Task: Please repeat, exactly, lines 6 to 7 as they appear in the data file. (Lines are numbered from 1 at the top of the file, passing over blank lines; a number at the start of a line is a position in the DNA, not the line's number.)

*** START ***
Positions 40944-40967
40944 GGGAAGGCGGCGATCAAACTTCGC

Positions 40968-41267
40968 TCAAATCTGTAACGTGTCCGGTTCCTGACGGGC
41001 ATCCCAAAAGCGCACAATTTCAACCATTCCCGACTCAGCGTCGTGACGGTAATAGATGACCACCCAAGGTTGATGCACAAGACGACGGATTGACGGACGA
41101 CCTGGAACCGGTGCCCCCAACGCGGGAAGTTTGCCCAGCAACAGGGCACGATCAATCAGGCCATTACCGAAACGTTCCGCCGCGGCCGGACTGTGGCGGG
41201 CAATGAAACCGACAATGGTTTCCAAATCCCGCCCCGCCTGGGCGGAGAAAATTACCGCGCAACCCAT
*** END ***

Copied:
41101 CCTGGAACCGGTGCCCCCAACGCGGGAAGTTTGCCCAGCAACAGGGCACGATCAATCAGGCCATTACCGAAACGTTCCGCCGCGGCCGGACTGTGGCGGG
41201 CAATGAAACCGACAATGGTTTCCAAATCCCGCCCCGCCTGGGCGGAGAAAATTACCGCGCAACCCAT